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Dan Tanner, an analyst at the Aberdeen Group, Boston, MA, likens the situation to the central nervous system in a human body. There are things that we don't control, such as breathing on a regular basis, but that we could intervene with if we choose - such as holding our breath when we walk through an area with dense gasoline fumes. Likewise, the vision with storage automation is to have policies or other classes of things that the user can and should intervene with - from a business perspective - and then things below that are automatic and are never touched by human hands.
Chuck Hollis, vice president of markets and products at EMC Corp., defines three types of automation. One is the automation of repetitive tasks, such as scheduling backup and verifying it's been done. Second is integrating related tasks for an end-to-end solution, such as provisioning storage and making the host bus adapter, file system and related storage piece enabled to do the task.
The third type of automation is something Hollis calls "coaching with expertise," which is basically a system that helps users, for instance, find 100GB of storage for a new application in a system that's already maxed out.
EMC's automation plans
"If you take a look at automation today, you'd be sorely disappointed," Hollis admits. Currently, EMC can automate things such as performance service levels. But if an application requires a certain level of service and isn't getting that level, the administrator can be notified and corrective actions suggested. EMC software can also automatically fix capacity problems. If the NT file system should be 90% utilized and is heading over that limit, the system can automatically add more storage.
But these features only work across EMC's own arrays, Hollis says. The company's AutoIS initiative, announced in October 2001, is about taking these tasks and automating them across Hitachi, Compaq, NetApp, and other storage hardware. EMC's StorageScope already does this to some degree by integrating storage management information from different vendors and then presenting it in multiple views. Likewise, the firm's Resource Availability software monitors host-based operating systems, databases and other pieces and reports on the status and usage of related storage resources.
The next releases of both these products - as well as Workload Analyzer, which tracks performance metrics - will have "more intelligence" about other vendors' hardware, Hollis says.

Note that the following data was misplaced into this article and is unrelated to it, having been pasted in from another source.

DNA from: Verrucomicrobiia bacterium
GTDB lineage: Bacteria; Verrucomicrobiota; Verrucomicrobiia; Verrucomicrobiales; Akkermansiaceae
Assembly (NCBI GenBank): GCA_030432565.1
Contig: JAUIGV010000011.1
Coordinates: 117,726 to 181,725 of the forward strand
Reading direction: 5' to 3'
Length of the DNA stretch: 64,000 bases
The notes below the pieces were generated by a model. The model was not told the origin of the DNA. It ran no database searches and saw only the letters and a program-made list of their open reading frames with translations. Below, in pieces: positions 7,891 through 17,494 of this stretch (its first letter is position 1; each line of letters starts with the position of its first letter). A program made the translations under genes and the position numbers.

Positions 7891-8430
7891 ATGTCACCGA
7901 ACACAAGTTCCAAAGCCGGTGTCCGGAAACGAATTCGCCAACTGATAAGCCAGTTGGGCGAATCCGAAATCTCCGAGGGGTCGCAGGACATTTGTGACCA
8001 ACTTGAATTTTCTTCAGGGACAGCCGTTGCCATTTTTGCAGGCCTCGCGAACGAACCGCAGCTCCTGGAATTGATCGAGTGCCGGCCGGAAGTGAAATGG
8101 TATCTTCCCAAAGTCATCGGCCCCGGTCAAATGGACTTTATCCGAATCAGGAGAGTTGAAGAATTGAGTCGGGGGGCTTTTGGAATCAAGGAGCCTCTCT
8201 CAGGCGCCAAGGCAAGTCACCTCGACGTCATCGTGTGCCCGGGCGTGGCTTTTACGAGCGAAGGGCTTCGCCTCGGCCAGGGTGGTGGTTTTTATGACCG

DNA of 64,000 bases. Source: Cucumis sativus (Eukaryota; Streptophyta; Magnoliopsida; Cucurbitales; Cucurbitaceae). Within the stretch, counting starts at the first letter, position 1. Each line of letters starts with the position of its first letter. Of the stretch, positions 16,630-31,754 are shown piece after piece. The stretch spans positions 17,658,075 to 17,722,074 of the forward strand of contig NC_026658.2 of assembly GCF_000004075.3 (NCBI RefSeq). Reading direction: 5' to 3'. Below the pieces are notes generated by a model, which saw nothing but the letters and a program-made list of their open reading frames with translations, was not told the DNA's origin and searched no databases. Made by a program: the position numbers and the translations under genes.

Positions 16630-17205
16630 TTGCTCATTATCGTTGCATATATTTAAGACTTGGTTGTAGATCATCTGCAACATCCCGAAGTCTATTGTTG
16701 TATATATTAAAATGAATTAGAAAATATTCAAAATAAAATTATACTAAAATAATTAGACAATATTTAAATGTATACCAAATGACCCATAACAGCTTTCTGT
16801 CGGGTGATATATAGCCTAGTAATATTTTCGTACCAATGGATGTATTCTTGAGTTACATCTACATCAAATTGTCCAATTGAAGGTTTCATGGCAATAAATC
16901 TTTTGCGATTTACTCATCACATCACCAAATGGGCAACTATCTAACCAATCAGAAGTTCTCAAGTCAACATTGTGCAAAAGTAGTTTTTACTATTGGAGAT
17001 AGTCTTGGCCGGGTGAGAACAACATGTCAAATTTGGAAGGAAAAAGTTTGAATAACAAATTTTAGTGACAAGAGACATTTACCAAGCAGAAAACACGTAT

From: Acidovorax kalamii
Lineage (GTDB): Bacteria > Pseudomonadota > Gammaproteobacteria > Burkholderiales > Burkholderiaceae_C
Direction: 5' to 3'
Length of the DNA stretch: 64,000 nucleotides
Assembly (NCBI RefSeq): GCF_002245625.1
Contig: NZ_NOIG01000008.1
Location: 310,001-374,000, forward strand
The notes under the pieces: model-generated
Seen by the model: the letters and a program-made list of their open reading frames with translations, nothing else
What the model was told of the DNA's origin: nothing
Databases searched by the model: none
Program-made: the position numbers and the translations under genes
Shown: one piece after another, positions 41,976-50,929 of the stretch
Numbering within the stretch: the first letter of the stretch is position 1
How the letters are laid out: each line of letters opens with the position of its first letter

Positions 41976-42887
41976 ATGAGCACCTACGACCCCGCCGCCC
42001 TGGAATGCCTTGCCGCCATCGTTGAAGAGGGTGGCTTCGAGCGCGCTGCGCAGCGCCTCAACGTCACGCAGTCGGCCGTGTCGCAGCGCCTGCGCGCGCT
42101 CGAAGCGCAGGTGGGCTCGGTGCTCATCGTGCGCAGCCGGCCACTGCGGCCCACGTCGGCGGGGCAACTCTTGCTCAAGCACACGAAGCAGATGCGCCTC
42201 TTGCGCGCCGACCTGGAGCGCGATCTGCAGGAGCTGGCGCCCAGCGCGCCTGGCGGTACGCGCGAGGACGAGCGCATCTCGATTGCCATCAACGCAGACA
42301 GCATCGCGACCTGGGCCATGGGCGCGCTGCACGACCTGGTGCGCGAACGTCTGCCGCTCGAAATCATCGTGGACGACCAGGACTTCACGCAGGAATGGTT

Longer term, over the next two years, Hollis envisions real-time performance analysis, with suggested corrective actions, across different vendors' arrays, switches, servers and applications. "We're staring that right in the face," he says. Another key initiative is replication management across different vendors' gear, including remote replication for things such as disaster recovery, application testing and version control.
IBM's building bricks
At IBM, the company is getting ready to deliver on StorageTank next year - that will be the company's first serious foray into policy-based storage automation. Beyond that are initiatives such as eLiza, which focuses on self-healing servers, storage and software. The goal is to make storage more able to detect and fix problems, retrieve different types of information and protect itself from unauthorized access.
"The idea is to provide more of a mainframe mindset in a distributed storage world," says Brian Truskowski, chief technology officer at IBM's Storage group. "Over time, we'll see more things like having more instances of a [a logical partition] LPAR, where something else can take over in case of failure." These are features that have been long available in mainframes that are moving into distributed storage architectures.
Longer term, IBM is investing in a concept called intelligent storage bricks, Truskowski says. "They have knowledge of other bricks or components in the environment," including gear made by vendors other than IBM. They can also plug into today's storage architectures, he says. If one brick becomes overloaded or unable to function, another can take over. "If you buy storage in the form of intelligent bricks, there's a certain autonomic intelligence that eases the management of the environment."
Still, these bricks are a ways off - IBM is looking at this project as a research activity, not quite yet as a product. In the meantime, the company is investing in something it calls domain wizards - software that can help manage and automate storing an Oracle database on the Shark. "This won't help with the entire environment, but it can help optimize something specific," Truskowski says.
This was first published in October 2002